A Bad Weekend For Match Officials: Reviewing the Premier League Referee Decisions, Gameweek 21

Starting at St James’ Park, where the most controversial decision of the weekend took place. Newcastle’s Cheick Tiote hit a superb strike, which flew into the net, following a corner. There were three Newcastle players in an offside position as the ball left Tiote’s boot. As soon as the Newcastle players and fans celebrated the goal, Manchester City goalkeeper Joe Hart appealed for offside to the assistant referee. Referee Mike Jones communicated to his linesman via his earpiece before running over to discuss the decision.

To me, it looked a perfectly good goal and I was surprised when it was disallowed. The assistant referee initially did not raise his flag, which indicates that he either didn’t spot Yoan Gouffran in an offside position, or he didn’t deem him to be interfering with play. On replay, you can see Joe Hart shouting at the assistant “I couldn’t see anything”.

The picture below shows that the only players in the England number 1’s vision were Manchester City players. Gouffran is nowhere near Hart’s eye line. Mike Jones is in a decent position, but the force of the strike was so much that he was possibly taken aback at how quickly the City players disputed the goal.

Gouffran does move out of the way of the ball before it strikes the net as Hart was clearly beaten and made no attempt to dive it is hard to make a case for Gouffran being active and interfering with play. It would have been different had the ball hit Gouffran and deflected in. I think Mike Jones has made a bad call that has resulted in him being dropped for this weekend’s games. However, former Premier League referee Dermot Gallagher believes that the officials came to the right decision. Speaking on Sky Sports News’ Monday View, Gallagher argued that Gouffran moving out of the way of the ball made him active. Therefore he was in an offside position. The laws of the game state:

A player in an offside position is only penalised if, at the moment the ball touches or is played by one of his team, he is, in the opinion of the referee, involved in active play by:

•        interfering with play or
•       interfering with an opponent or
•       gaining an advantage by being in that position

I am certain that Gouffran was not committing any of the above offences.

In the same game, Mapou Yanga-Mbiwa made a very late challenge on Samir Nasri, which has resulted in the Frenchman being sidelined for eight weeks. Yanga-Mbiwa initially fouled Nasri from behind, before kicking out and swiping his left leg into Nasri’s knee. The Newcastle defender can count himself very fortunate to only receive a yellow card.

Moving on to Sunday’s thriller between Stoke City and Liverpool, which ended 5-3 to Liverpool, referee Anthony Taylor awarded Liverpool a penalty with the score 2-2. Raheem Sterling was brought down in Taylor’s view by Marc Wilson. For me, I didn’t think it was a penalty at real time speed. The closer camera angle lead me to the conclusion that it wasn’t a foul and merely a collision between players. However, looking at the referee’s perspective, I can understand why he gave the penalty, but help from his assistant was required, not only for the penalty, but for the handball by Sterling prior to the penalty award. Sterling’s arm was raised and the ball connected with the youngster. The ref had a very difficult view to make a decision from, looking straight into the back of Sterling. The linesman had a much better view and I think it was a poor decision to let the game carry on, where a dubious penalty appeal could have been avoided.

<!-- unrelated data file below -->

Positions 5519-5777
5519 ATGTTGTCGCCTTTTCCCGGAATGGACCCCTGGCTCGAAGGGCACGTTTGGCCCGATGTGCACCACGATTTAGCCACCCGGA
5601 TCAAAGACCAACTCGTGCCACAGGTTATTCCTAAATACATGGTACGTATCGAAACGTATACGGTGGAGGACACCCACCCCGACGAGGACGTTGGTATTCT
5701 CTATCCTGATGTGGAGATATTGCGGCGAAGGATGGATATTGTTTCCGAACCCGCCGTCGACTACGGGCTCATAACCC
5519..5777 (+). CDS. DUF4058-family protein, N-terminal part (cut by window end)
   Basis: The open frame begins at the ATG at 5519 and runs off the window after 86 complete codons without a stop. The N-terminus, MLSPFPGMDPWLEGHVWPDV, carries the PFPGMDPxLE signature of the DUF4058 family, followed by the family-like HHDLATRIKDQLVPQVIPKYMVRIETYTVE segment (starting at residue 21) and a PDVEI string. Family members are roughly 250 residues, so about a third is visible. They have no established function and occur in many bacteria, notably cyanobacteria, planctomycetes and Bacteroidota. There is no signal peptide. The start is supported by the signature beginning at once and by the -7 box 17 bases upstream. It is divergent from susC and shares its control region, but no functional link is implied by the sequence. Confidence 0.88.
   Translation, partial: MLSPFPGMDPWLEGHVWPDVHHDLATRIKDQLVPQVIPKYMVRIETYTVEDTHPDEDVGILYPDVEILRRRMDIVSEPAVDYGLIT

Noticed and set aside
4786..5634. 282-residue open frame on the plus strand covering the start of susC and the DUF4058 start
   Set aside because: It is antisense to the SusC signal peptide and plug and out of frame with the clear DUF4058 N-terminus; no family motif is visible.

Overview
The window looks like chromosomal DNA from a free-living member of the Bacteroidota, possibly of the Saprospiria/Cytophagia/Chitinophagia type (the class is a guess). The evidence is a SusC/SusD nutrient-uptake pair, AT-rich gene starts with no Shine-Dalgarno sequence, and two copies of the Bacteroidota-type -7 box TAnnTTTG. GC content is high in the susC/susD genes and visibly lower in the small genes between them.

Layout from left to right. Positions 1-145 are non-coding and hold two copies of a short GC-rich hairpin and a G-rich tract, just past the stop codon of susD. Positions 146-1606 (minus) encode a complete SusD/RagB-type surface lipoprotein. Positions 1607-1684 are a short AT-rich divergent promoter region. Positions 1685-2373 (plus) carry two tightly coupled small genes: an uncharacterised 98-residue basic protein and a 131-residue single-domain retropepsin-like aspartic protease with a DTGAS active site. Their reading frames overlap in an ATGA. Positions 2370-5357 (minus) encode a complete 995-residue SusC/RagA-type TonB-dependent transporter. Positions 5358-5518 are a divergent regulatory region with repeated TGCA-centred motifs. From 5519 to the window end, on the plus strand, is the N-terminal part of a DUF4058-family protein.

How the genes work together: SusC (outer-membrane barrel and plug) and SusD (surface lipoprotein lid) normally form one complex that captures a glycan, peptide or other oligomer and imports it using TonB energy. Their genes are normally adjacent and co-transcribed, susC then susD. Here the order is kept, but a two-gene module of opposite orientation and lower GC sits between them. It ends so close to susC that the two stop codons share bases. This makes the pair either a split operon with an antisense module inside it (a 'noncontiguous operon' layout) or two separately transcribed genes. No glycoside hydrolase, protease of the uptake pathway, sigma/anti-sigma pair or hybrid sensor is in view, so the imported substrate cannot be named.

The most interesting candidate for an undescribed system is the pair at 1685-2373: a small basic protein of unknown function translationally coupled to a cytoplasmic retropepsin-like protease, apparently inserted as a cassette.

West Ham secured a much needed win with a 2-0 victory to Cardiff in Ole Gunnar Solskaer’s first league game since Malky Mackay’s harsh sacking. Again, West Ham had a player sent off, this time it was James Tomkins who was sent for an early bath by Lee Mason. The first of his 2 yellows was for a reckless tackle on Frazier Campbell. The ball was passed Tomkins before he slid in, making no contact with the ball. No arguments about the yellow card. Shortly afterwards, with the score line still at 1-0 Tomkins again fouled Campbell, with a high boot that caught the former Manchester United and Sunderland striker in the face. It was a clumsy attempt for the ball and Mason correctly sent Tomkins off, with the help of his assistant.

Cardiff did have two penalty claims turned down though. The first was a correct decision as George McCartney’s arms were down and in a natural position when the ball hit the defender, following a shot that McCartney was not far away from. The second appeal is more controversial. In a previous referees article I mentioned that fouls in the penalty box need to stop and this was highlighted again when Campbell was involved with a tussle with McCartney, where he had both arms around Campbell, not allowing him to move. For me, a certain penalty, but I get the impression that referees are letting incidents like these happen. Not the correct way to assess those situations in my view.

Two more penalty decisions will conclude the latest instalment of controversial Premier League refereeing decisions. In Sunderland’s much needed 4-1 win away at fellow strugglers Fulham, Phillippe Senderos brought down Jozy Altidore with the score 3-1. The tackle was unnecessary in my opinion, with not much support around the big USA striker. The tackle was late summed up the frustrations the home side were showing. In Tottenham’s 2-0 home victory against Crystal Palace, the visitors had an early chance to score from the spot after a late foul on Marouanne Chamakh from Moussa Dembele. There was not much contact, but enough for a penalty to be awarded by Michael Oliver, who has been very consistent in recent weeks and made another great decision here. Jason Puncheon couldn’t convert the penalty and in somewhat comical circumstances, skied the ball very and certainly not handsome!

Editor’s note: Read reviews of key referee decisions from previous Premier League weeks.

21 thoughts on “A Bad Weekend For Match Officials: Reviewing the Premier League Referee Decisions, Gameweek 21”

  1. That picture used in this article only makes it clearer that the goal shouldn’t have been allowed.

    How many players are actually allowed to stand in an offside position between the ball & the goal before it’s meant to be offside ?

    1. Technically all 10 players can be in an offside position at the time the ball is played by the 11th player. The issue is whether they commit an offside foul by being part of the play (playing the ball, preventing or distracting opponent).

      Where I disagree with the author of the article is when he said Gouffran moved out of the way yet it is hard to make a case for him being active. If he wasn’t in active play why did he have to move out of the way?

      Also obstructing a player’s view is not the only way you can prevent or distract them from playing a ball.

      Finally, the part of the rule/law that many seem to omit or disregard is the most essential one: “he is, IN THE OPNION OF THE REFEREE, involved in active play”. I know people want to think offside foul/offence are a black/white issue like ball crossing the line, but it is not.